IN THE SPOOKLIGHT: THE INVISIBLE MAN (1933)

The Invisible Man's grand entrance

The Invisible Man’s grand entrance

Here’s my review of the Claude Rains classic THE INVISIBLE MAN (1933), another sample from IN THE SPOOKLIGHT, my collection of horror movie columns now available as an EBook from NECON EBooks at www.neconebooks.com.

This review was originally published in the HWA NEWSLETTER in April 2002.

Enjoy!

—Michael

 

THE INVISIBLE MAN (1933)

“I meddled in things man must leave alone.”

            One of the most famous lines in classic horror cinema.  Who said it?  No, it wasn’t Colin Clive.  [He got to shriek the most famous of all- “It’s alive!” in FRANKENSTEIN (1931)].

            It was Claude Rains in THE INVISIBLE MAN (1933).

            THE INVISIBLE MAN is not always mentioned in the same breath with FRANKENSTEIN, DRACULA (1931), or THE WOLF MAN (1941).  Nonetheless, it’s a topnotch horror film that entertains from beginning to end.

            Directed with flair by James Whale, the man who brought us FRANKENSTEIN and its superior sequel THE BRIDE OF FRANKENSTEIN (1935), THE INVISIBLE MAN is full of the stuff that makes old black and white horror movies so magical.  Take the Invisible Man’s first entrance, for example.  The tavern door swings open, and through the entrance steps a mysterious man in a trench coat, his head and face completely bandaged.  All noise within the tavern ceases.  The only remaining sound is the howl of the swirling blizzard winds outside.

            The screenplay, by R.C. Sheriff, is a nice adaptation of the H.G. Wells novella.  It tells the story of Dr. Jack Griffin (Claude Rains), a scientist who becomes invisible when he uses his invisibility formula on himself.  Unfortunately, the concoction also drives him mad, and he causes a reign of terror over the countryside.

            Claude Rains, in his starring debut, excels as Dr. Griffin, a.k.a. the Invisible Man.  Enough cannot be said about an actor who steals a movie just by using his voice!  Rains’ voice dominates the film, capturing Griffin’s madness perfectly.

            And Rains is supported by a fine cast.  Gloria Stuart, nominated for an Oscar in 1998 for her supporting role in TITANIC (1998), plays the leading lady who’s in love with Griffin.  Her father is played by Henry Travers, most famous today for his portrayal of the angel in IT’S A WONDERFUL LIFE (1946).  Also on hand are Una O’Connor at her shrieking best, and E.E. Clive as the befuddled police constable.  Even Universal favorite Dwight Frye makes an appearance, as does John Carradine in a quick snippet on the telephone!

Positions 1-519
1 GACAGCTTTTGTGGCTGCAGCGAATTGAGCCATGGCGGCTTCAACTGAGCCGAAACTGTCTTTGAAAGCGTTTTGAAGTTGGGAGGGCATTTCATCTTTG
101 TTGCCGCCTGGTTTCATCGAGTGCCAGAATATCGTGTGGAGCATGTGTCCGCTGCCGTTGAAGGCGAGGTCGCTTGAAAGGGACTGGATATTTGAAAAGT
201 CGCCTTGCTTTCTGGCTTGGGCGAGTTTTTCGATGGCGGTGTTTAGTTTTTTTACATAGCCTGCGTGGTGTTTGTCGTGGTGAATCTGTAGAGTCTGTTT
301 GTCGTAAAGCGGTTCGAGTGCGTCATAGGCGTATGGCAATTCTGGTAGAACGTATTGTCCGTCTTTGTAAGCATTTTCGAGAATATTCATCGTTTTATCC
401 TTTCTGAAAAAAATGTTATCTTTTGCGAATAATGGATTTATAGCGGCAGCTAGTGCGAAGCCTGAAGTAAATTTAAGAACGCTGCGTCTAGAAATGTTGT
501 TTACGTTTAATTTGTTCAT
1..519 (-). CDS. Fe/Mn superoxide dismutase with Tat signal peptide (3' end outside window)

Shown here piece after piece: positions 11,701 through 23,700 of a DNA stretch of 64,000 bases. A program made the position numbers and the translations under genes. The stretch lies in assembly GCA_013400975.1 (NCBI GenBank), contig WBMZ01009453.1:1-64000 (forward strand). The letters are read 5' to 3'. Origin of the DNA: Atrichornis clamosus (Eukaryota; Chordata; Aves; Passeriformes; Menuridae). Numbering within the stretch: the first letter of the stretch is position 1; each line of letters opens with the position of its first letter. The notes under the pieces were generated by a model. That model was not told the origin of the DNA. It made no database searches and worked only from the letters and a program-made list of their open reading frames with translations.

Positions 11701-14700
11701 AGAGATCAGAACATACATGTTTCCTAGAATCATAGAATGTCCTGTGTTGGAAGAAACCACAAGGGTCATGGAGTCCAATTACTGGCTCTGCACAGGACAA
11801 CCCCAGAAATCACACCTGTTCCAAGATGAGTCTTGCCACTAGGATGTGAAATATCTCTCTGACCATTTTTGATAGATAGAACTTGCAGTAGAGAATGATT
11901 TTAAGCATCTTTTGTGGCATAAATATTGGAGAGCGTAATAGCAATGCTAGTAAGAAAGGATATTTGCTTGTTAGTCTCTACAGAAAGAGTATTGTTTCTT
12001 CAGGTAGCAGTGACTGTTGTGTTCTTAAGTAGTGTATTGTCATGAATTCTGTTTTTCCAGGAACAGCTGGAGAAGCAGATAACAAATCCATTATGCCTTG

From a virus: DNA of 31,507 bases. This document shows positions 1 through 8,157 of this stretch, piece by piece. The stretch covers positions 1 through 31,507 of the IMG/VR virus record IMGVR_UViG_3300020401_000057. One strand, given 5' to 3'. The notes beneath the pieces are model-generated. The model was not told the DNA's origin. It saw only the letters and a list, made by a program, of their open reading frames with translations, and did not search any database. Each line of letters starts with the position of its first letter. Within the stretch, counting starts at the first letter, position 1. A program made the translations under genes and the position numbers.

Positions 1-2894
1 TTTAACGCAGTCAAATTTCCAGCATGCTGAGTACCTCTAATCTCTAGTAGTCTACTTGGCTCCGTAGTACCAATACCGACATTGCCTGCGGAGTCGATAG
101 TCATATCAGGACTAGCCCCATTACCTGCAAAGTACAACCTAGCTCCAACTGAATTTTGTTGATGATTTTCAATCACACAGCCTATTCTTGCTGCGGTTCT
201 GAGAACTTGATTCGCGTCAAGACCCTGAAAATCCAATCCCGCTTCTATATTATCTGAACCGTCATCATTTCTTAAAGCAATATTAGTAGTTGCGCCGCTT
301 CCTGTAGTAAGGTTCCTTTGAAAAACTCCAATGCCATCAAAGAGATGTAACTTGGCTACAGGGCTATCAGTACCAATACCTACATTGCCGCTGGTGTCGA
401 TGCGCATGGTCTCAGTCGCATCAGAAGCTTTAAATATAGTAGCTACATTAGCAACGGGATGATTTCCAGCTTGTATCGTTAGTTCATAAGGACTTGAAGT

The special effects by John P. Fulton are amazing.  They’re incredibly fun to watch.

            THE INVISIBLE MAN is full of humorous moments.  My favorite is the scene where the screeching old lady runs down the street.  As she disappears off camera, we see the reason she is screaming.  Along the road comes skipping a pair of pants, and we hear Claude Rains’ voice singing, “Here we go gathering nuts in May, nuts in May, nuts in May—.”

            And director Whale doesn’t skimp on the horror either.  THE INVISIBLE MAN contains one of the scariest murder scenes in all classic horror.  Griffin captures the cowardly Dr. Kemp and binds him in his car at the edge of a cliff.  He then tells Kemp in gruesome detail what’s going to happen to him when he pushes the car over the edge.  As the vehicle plunges from the cliff, we hear Kemp’s high-pitched shrieks just before the car hits bottom and explodes.  Chilling.

            Since it’s that time of year again, and we’re all thinking about the best horror works of the year, why not check out one of the best horror movies of all time?  THE INVISIBLE MAN.  A classic chiller that is high quality entertainment all the way.

            “This will give them a bit of a shock.  Something to write home about.  A nice bedtime story for the kids too if they want it!”  — Claude Rains as the Invisible Man.

(April 2002)

 

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